Retailers welcomed a U.S. Supreme Court ruling this week that First Amendment free speech rights should be considered when determining how merchants show consumers credit card swipe fees that drive up the price of merchandise by billions of dollars a year.
“Most retailers have no desire to surcharge their customers for using credit cards,” National Retail Federation Senior Vice President and General Counsel Mallory Duncan said. “That would be the opposite of our industry’s goal of bringing credit card swipe fees under control. But merchants do want to be able to show customers the cost of using a credit card without running afoul of the law.”
“While merchants don’t want to surcharge, having the ability to do so would be an important negotiating tool in convincing the card industry to charge reasonable fees instead of continuing to drive up consumer prices through this skyrocketing hidden tax,” Duncan said.
The Supreme Court struck down an appellate court ruling that upheld a New York state law banning credit card surcharges and sent the case back to the appeals court to be reconsidered. The justices said the appeals court incorrectly concluded that the surcharge ban regulated only conduct rather than speech.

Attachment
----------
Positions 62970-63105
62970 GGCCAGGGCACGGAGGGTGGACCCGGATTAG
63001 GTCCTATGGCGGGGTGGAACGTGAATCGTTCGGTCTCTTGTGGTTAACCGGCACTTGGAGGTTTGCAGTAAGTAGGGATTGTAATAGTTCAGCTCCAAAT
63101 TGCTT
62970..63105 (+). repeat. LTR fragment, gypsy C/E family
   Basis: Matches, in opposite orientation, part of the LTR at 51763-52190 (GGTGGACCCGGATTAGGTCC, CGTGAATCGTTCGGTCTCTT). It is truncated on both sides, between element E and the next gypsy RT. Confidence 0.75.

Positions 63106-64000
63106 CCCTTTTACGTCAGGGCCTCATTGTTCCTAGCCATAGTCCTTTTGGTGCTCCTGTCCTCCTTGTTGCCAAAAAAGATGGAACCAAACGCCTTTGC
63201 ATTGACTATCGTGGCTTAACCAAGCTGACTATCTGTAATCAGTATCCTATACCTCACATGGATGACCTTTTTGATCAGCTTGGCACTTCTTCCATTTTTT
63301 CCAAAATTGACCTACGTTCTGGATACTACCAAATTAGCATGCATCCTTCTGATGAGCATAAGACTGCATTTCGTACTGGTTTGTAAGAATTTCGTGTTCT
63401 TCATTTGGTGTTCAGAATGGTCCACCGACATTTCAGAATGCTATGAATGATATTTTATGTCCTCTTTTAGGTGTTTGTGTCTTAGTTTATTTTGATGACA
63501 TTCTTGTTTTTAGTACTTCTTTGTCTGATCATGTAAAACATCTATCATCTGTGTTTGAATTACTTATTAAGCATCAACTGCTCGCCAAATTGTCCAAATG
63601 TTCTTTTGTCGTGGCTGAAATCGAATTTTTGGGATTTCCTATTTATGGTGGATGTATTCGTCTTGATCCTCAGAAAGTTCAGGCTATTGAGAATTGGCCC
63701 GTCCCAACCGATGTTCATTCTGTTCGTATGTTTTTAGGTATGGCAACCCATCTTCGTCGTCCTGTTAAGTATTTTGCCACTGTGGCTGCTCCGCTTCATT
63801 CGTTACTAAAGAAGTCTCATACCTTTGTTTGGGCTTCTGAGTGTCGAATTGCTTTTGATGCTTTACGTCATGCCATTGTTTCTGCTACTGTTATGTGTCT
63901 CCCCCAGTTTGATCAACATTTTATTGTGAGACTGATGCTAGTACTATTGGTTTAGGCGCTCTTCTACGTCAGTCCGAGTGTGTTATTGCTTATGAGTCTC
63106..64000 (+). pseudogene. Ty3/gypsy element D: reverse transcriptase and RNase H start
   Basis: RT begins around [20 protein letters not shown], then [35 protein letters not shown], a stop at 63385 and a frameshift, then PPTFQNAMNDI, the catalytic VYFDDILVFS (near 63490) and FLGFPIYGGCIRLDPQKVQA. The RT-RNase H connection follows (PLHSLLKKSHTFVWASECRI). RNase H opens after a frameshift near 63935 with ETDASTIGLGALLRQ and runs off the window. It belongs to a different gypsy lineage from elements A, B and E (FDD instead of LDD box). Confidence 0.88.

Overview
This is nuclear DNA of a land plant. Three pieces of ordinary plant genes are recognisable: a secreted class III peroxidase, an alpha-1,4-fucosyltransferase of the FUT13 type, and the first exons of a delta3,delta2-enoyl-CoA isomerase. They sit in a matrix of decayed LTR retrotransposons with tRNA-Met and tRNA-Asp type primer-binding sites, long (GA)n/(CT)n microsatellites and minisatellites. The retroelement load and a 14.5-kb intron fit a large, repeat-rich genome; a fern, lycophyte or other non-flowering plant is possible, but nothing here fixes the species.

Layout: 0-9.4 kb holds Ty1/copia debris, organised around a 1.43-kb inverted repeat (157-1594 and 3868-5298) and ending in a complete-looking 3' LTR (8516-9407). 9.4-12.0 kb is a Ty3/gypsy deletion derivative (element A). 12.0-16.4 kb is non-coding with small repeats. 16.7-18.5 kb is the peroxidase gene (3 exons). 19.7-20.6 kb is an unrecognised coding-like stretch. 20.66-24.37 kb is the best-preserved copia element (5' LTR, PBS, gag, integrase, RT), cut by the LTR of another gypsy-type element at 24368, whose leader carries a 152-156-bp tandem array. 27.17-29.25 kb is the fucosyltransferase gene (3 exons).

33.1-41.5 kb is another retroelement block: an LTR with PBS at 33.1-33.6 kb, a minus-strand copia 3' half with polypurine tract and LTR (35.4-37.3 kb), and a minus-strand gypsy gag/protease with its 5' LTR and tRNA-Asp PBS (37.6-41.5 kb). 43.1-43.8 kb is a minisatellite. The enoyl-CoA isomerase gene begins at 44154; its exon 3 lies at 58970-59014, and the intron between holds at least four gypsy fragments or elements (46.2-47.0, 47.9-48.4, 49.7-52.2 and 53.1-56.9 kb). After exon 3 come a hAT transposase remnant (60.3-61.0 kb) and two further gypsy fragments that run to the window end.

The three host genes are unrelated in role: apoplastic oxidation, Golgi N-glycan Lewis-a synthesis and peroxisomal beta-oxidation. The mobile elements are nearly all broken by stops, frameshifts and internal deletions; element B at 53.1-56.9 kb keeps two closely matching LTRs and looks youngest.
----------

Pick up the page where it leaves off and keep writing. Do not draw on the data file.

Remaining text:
The surcharge ban “is not like a typical price regulation which simply regulates the amount a store can collect,” the Supreme Court said. “The law tells merchants nothing about the amount they are allowed to collect from a cash or credit card payer. Instead, it regulates how sellers may communicate their prices. In regulating the communication of prices rather than prices themselves (it) regulates speech.”
The ruling came in a case challenging the New York law and similar measures in nine other states that prohibit merchants from imposing a surcharge when customers use a credit card. The laws, which were passed at the urging of the card industry, can be traps for merchants who give a cash discount. The lawsuit before the court argues that the laws violate merchants’ free speech rights under the First Amendment and are unconstitutionally vague under the Due Process Clause of the 14th Amendment.
Banks charge merchants a fee averaging about 2 percent of the transaction amount each time a credit card is used, and a fee of at least 21 cents when debit cards are used. The fees total more than $50 billion a year and drive up costs for consumers because card industry rules effectively require them to be built into the price of merchandise.